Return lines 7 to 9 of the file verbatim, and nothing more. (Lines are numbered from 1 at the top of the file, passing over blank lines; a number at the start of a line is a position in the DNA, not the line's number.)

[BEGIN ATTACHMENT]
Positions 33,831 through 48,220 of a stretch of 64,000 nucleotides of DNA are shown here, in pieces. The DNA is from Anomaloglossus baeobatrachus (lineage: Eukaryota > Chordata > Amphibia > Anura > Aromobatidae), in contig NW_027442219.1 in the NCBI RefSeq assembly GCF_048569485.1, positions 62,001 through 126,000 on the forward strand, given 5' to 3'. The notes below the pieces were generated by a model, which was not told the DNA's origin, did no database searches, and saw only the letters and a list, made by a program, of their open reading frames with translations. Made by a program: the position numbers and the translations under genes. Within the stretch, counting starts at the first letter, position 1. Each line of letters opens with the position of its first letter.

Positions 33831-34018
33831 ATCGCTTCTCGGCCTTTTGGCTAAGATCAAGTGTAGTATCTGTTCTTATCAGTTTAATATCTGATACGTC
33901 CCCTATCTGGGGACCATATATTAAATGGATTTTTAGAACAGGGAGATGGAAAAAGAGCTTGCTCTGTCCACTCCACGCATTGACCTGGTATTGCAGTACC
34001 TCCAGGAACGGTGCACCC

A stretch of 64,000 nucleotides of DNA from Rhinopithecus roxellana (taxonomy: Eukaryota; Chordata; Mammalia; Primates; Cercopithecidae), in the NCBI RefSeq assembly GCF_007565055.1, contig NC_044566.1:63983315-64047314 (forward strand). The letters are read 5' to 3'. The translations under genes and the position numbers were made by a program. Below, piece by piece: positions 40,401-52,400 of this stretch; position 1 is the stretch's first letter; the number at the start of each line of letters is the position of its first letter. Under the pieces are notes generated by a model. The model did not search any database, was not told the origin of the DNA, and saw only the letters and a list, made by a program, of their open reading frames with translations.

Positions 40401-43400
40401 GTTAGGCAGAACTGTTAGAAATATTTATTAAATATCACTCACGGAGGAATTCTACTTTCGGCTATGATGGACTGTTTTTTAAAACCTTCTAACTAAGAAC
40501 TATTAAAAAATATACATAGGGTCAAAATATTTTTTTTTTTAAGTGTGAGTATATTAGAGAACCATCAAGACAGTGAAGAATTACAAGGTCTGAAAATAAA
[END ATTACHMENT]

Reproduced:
Positions 40401-43400
40401 GTTAGGCAGAACTGTTAGAAATATTTATTAAATATCACTCACGGAGGAATTCTACTTTCGGCTATGATGGACTGTTTTTTAAAACCTTCTAACTAAGAAC
40501 TATTAAAAAATATACATAGGGTCAAAATATTTTTTTTTTTAAGTGTGAGTATATTAGAGAACCATCAAGACAGTGAAGAATTACAAGGTCTGAAAATAAA